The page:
- Hike signals CBN panicking
- Poverty may worsen
- Inflation remains unabated
- Stock market to suffer ripples
After the Central Bank of Nigeria (CBN) on Tuesday jacked up benchmark interest rate in Nigeria to 14 per cent at the end of it just concluded bi-monthly monetary policy committee, experts have reacted to the development.
The apex has just raised the interest for the second consecutive time having left it at 11.5 per cent for the past two years, before an upward review to 13 per cent in May.
Speaking on the development, a professor of Capital Market and Chairman of the Chartered Institute of Bankers of Nigeria, Abuja Branch, Prof Uche Uwaleke, said, “The hike in the MPR in quick succession from 11.5 per cent to 13 per cent in May and now to 14 per cent could signal panic on the part of the CBN and heightens uncertainty.
“This policy stance may not necessarily curb inflationary pressure given the pressure is not coming from monetary factors but from high costs of petroleum products, electricity and insecurity, ditto for rising exchange rate.
“So, expect to see in the coming months higher cost of borrowing, widening government deficit, slower economic growth, rising unemployment and bearish stock market.”
Founder/Chief Executive Officer, Centre for The Promotion Of Private Enterprise (CPPE), Dr Muda Yusuf, said the key drivers of Nigeria’s inflation were supply side variables and not the demand part.
He said the previous hike in policy rate of 150 basis point in May did not have any significant impact on the inflation numbers.
Yusuf said, “The new MPR hike means that the cost of credit to the few beneficiaries of the bank credits will increase which will impact their operating costs, prices of their products and profit margins. The equities market may be adversely impacted by the hike.”
LCCI foresee worsening poverty
Also speaking, the Deputy-President of the Lagos Chamber of Commerce and Industry, Dr Gabriel Idahosa, said the rate hike would amount to misery for many Nigerians wallowing in abject poverty.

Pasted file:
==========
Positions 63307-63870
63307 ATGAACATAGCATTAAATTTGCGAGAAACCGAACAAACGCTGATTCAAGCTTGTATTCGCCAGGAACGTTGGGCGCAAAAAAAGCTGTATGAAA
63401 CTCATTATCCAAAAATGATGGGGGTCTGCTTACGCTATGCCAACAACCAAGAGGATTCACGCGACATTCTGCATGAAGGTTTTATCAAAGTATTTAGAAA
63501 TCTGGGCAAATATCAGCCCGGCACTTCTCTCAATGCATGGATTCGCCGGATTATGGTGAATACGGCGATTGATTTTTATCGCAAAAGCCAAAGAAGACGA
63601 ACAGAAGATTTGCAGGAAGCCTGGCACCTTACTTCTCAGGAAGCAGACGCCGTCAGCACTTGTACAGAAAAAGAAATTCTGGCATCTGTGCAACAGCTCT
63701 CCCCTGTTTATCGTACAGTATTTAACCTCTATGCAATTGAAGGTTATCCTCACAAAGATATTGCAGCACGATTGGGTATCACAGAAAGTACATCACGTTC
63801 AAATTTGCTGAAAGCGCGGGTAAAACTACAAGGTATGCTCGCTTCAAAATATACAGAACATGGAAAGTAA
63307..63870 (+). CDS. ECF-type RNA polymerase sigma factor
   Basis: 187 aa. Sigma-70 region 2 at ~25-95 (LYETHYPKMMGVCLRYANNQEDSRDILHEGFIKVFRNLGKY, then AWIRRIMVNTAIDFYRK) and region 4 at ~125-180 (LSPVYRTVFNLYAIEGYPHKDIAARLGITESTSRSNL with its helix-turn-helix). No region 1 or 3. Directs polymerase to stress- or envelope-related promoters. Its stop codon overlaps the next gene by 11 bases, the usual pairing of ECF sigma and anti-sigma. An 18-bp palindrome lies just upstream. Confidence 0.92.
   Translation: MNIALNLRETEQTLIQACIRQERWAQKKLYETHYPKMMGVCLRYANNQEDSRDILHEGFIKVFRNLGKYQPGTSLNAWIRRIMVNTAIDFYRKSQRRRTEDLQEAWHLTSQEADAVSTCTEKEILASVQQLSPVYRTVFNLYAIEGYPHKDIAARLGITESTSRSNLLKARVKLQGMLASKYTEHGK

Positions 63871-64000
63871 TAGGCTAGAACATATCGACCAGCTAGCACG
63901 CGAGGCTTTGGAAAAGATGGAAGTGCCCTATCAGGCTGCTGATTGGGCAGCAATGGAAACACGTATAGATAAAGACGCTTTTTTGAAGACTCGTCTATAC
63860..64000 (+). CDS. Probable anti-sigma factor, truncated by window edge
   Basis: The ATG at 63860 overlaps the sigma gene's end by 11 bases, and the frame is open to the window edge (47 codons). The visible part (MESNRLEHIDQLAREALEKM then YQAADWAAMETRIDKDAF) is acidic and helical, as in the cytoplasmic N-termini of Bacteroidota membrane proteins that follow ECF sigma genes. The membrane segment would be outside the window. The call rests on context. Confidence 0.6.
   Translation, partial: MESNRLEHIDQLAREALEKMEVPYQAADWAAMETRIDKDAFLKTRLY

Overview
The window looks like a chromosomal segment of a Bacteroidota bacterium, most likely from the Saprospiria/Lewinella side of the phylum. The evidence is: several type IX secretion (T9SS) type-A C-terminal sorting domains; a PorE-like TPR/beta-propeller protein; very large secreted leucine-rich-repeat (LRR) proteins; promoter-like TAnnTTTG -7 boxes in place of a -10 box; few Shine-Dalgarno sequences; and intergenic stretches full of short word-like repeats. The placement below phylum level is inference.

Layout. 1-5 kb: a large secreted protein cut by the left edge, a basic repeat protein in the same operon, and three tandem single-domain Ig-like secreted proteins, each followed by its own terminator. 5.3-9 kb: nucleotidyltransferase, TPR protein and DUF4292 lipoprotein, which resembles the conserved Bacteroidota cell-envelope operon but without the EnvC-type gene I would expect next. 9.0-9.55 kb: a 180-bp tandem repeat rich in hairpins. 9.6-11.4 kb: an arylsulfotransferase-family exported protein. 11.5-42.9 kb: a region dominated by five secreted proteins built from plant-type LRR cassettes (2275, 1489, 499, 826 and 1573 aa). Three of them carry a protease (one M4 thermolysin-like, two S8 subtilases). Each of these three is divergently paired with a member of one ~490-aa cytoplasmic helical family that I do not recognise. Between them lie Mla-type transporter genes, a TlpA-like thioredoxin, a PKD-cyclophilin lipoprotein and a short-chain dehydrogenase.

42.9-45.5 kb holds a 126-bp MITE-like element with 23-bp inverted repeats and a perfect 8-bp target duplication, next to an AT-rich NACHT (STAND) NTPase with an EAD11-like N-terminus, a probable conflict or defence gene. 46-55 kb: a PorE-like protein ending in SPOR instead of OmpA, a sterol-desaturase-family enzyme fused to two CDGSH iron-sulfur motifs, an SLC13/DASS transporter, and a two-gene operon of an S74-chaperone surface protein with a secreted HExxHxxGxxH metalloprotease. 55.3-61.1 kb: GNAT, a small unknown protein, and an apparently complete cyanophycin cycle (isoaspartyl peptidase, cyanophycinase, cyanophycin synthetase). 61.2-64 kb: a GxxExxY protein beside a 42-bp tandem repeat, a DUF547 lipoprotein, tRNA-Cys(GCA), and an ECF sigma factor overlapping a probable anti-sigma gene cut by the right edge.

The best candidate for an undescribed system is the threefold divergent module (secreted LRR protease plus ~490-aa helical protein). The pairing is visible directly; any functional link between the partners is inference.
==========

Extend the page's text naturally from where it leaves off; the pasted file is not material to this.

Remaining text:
According to him, the Nigerian situation, with over half the population living below the poverty line, did not justify raising interest rates in the manner it was being done in advanced economies where the income level was significantly higher than Nigeria’s.
Idahosa said, “Our own economy cannot stand this kind of rate hike, where you have unemployment, inflation going to 20 per cent. Manufacturers are not able to cope with current interest rates because of the cost of production. Diesel alone is sending many of them out of business. If you now add a high-interest rate, it’s not good for businesses that are already suffering from those other issues of inflation and power supply. They are supposed to do it on paper because the monetary policy says if you have inflation, you should increase interest rates.
“People in advanced countries are earning much more than they need to survive. So, when you increase rates like this, they will be able to save more. It makes sense in a mature economy, but half of the Nigerian population are currently below the poverty line, by all indices.”
On his part, the Director-General of the Nigerian American Chamber of Commerce, Sola Obadimu, described the rate hike as inevitable, given the current realities facing the economy. He, however, noted that the managers of Nigeria’s economy had failed to muster the proactiveness needed to cushion the impact of these economic realities.